"Don't worry about it," one teacher told me. "Just do what you can with them, but you can't do much." She wasn't the only one who felt that way. According to the kids, their 4th-grade teacher had reveled in calling them "stupid," and a teacher down the hall frequently referred to the entire group as "the criminals" (two of the boys had dubious police records). They had all ended up together as the result of their previous teachers' "rankings"- at the end of each school year, every teacher was asked to list her students from 1-to-whatever in descending order of promise. Ferguson's kids were culled from the bottom of each 5th-grade list, lumping all of the lowest achieving, most troubled students into one self-contained classroom for their 6th grade year. Tracking wasn't official policy at Quincy, but it might as well have been. "Low," "regular," and "top" groups were identifiable at every grade level, and though they weren't labeled as such, the reality of their presence escaped no one, least of all the kids.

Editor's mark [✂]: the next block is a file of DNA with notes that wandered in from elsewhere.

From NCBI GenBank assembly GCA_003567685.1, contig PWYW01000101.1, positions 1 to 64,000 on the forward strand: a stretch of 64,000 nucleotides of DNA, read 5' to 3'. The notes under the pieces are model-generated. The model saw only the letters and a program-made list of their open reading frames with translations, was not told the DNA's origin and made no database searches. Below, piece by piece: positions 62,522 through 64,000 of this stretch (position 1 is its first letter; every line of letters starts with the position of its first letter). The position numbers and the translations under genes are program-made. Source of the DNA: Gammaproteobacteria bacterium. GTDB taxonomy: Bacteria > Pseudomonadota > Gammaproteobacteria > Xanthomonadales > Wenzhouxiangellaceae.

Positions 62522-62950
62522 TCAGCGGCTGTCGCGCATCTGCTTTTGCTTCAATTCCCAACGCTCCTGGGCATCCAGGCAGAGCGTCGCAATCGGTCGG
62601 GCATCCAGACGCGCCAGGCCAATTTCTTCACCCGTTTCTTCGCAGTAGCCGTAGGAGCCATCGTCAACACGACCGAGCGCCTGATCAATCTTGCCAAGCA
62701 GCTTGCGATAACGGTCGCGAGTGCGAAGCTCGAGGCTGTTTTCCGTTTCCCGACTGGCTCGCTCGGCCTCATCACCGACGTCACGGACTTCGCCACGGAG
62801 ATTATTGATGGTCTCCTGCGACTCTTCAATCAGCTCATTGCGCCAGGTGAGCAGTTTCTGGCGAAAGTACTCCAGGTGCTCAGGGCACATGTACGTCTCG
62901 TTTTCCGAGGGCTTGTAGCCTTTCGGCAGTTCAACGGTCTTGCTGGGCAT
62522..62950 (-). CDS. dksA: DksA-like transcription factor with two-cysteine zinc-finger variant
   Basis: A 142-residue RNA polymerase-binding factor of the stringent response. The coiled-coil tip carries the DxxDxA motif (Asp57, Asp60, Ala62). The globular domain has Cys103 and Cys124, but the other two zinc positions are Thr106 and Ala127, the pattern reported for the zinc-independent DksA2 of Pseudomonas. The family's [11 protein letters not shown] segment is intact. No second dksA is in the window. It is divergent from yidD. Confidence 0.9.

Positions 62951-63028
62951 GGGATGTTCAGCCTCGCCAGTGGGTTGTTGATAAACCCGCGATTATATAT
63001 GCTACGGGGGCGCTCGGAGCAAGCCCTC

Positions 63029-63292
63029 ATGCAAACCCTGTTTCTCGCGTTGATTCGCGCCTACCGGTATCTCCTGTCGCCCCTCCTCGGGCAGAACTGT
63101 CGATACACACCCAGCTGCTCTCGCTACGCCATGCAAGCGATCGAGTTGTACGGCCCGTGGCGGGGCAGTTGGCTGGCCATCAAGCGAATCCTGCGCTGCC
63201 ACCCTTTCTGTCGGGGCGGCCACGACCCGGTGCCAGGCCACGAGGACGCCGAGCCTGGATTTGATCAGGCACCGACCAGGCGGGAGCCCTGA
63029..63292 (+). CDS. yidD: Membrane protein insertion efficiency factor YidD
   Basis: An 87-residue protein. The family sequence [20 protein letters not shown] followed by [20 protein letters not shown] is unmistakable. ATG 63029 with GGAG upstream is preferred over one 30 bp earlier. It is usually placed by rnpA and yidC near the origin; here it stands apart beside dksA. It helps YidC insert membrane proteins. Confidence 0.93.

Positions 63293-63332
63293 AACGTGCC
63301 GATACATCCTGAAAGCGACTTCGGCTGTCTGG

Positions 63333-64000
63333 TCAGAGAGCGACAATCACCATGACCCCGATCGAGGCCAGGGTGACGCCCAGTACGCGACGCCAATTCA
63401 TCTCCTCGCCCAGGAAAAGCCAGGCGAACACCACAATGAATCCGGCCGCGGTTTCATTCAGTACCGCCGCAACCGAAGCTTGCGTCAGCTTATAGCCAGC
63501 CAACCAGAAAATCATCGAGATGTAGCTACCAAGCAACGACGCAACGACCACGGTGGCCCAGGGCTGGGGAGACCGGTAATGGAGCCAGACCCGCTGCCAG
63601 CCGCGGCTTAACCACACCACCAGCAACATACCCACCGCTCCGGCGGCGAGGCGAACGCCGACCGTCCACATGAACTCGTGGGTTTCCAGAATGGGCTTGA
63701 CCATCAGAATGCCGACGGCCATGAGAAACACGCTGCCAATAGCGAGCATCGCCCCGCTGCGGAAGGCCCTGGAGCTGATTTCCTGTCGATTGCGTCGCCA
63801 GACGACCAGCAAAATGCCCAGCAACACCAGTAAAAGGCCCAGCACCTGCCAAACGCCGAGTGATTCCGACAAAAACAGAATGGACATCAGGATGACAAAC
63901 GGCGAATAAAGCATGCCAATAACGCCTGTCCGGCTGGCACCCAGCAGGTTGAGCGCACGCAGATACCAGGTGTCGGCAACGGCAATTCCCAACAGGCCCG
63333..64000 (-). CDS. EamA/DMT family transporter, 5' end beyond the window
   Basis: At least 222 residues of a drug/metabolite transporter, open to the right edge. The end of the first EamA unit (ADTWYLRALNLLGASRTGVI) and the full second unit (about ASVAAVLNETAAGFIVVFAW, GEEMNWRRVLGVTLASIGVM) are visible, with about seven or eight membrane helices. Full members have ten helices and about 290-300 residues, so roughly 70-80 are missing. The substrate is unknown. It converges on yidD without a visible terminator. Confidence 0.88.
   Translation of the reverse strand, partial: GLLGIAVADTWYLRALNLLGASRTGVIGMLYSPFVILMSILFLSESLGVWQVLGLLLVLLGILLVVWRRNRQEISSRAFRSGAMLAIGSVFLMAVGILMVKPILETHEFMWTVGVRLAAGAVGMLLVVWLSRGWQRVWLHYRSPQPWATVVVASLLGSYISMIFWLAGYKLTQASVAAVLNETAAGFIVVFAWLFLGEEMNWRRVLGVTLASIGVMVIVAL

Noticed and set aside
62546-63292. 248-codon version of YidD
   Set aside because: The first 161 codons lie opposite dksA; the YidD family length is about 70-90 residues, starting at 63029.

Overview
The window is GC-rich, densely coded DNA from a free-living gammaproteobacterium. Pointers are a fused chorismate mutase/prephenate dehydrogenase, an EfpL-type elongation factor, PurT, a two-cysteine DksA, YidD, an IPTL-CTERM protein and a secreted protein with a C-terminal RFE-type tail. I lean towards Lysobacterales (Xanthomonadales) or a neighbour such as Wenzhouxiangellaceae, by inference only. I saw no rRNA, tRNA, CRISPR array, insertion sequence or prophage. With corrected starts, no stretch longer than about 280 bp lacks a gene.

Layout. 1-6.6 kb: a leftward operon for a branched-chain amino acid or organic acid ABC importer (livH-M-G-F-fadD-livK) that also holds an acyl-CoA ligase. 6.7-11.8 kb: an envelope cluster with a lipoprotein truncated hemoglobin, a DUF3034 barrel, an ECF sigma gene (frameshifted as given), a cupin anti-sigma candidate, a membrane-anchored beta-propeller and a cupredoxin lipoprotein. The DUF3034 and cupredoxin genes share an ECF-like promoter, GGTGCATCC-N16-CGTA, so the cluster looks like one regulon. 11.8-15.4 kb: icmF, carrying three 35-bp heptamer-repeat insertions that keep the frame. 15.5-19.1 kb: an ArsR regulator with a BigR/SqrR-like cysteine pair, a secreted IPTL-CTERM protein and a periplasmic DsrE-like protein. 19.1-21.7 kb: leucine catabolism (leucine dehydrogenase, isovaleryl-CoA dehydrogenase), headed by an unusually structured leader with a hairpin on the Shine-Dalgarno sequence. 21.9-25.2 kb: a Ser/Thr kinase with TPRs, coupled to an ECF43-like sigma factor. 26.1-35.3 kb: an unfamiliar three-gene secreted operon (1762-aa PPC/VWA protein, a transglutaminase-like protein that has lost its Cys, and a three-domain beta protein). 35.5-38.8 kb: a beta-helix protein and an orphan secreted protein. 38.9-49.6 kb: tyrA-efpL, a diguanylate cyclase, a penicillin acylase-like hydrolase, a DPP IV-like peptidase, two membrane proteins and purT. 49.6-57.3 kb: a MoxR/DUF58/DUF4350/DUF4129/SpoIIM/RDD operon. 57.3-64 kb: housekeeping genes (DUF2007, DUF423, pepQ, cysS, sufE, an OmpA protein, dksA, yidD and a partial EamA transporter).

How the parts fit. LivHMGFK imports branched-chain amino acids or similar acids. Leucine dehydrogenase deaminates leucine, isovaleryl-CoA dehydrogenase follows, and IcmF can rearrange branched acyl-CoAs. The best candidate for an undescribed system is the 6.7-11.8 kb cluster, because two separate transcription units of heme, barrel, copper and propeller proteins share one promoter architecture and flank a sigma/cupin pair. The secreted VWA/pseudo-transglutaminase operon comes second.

"Our whole class is dumb," Armando told me one day. With facial hair already beginning to thicken and the body of a defensive lineman, Armando looked like he could've been in high school. But writing a single paragraph was a chore for him, and he agonized over reading basic picture books.
"You think you're dumb?" I asked.
"In a way, yeah," he said. "All these days of going to school and we still don't know nothing."
"You're not dumb," I assured him. "Even the things you do that you're not supposed to do take brains. You have to be smart to fool the teacher."